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iClouseau88
March 15th, 2010, 03:49 AM
Hi,

Some time ago I used a Live Ubuntu CD to fix a multiboot system and now I forgot whether I actually used 32-bit or 64-bit Ubuntu in the original set up. Is there any command or way to confirm?

Thanks a lot for your help.

srs5694
March 15th, 2010, 06:48 AM
Several. Perhaps the most reliable is to type "uname -m". You'll see something like this:



$ uname -m
x86_64


The "x86_64" identifies the kernel as being for the x86-64 architecture -- it's 64-bit. On a 32-bit system, it would read "i686", "i386", or something similar. If you get something ambiguous, try "uname -a". That produces more output, which ought to include an obvious architecture code.

You can also use the "file" command on most binary executable files:



$ file /bin/bash
/bin/bash: ELF 64-bit LSB executable, x86-64, version 1 (SYSV), dynamically linked (uses shared libs), for GNU/Linux 2.6.15, stripped


This identifies the program as being for a 64-bit x86-64 CPU. Note, however, that 64-bit systems can run 32-bit binaries, so if you pick the wrong file, you could mistakenly believe you're running 32-bit when in fact you've got a 64-bit installation. Something basic, like /bin/bash, will ordinarily be in the architecture's native format.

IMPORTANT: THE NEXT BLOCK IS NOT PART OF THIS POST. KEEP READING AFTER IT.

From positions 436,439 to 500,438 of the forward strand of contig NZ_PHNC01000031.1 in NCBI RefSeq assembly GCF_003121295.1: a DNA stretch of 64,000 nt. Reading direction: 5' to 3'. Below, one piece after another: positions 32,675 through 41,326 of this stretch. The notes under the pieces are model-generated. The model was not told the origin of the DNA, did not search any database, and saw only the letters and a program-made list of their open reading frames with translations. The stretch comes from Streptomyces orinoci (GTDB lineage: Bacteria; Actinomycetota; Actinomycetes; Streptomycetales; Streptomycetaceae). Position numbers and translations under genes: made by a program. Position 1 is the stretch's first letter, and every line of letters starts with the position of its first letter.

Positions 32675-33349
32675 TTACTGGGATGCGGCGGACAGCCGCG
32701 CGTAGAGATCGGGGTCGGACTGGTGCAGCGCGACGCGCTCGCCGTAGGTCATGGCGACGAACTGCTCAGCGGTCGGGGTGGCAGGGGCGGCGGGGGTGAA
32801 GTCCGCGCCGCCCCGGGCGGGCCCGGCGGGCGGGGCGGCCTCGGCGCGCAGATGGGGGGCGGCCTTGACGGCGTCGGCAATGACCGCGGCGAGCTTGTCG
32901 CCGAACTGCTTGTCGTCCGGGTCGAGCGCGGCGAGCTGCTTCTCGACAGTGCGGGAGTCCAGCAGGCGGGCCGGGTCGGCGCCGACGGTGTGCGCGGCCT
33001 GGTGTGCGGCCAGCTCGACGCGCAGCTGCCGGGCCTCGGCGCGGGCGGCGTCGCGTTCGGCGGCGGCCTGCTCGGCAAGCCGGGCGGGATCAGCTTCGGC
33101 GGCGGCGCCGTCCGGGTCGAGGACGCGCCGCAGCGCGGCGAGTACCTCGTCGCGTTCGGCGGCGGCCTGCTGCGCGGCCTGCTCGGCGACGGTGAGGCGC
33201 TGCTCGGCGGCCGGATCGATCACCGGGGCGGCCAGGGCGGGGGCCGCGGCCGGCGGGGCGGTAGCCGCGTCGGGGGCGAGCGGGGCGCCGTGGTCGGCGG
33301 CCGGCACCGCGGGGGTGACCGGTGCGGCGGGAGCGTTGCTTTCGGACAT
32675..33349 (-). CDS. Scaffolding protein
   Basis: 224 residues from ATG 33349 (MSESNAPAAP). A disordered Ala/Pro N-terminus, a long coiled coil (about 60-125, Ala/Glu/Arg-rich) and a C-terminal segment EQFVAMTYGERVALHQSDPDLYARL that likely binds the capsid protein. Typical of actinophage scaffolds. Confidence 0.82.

There are also differences in directory layout. On Ubuntu (or at least on my 64-bit Ubuntu 9.10 installation), there are /lib64 and /usr/lib64 symbolic links that point to /lib and /usr/lib, respectively, but these would be absent on 32-bit installations. The 64-bit system also has a /usr/lib32 directory (not a symbolic link) for 32-bit libraries. I don't have a 32-bit Ubuntu system booted at the moment, so I can't be sure, but I'd imagine there would either be or /usr/lib32 directory or it would be a symbolic link to /usr/lib on 32-bit Ubuntu.

adam814
March 15th, 2010, 08:51 AM
There's always "dpkg --print-architecture" which on your average PC will give either i386 for a 32-bit system or amd64 for a 64-bit system. Of course if you were on some other architecture (PPC, ARM, etc.) you'd get that too.

mikemelen
March 15th, 2010, 09:03 AM
Open the terminal and type the below command for find the OS architecture

#uname -a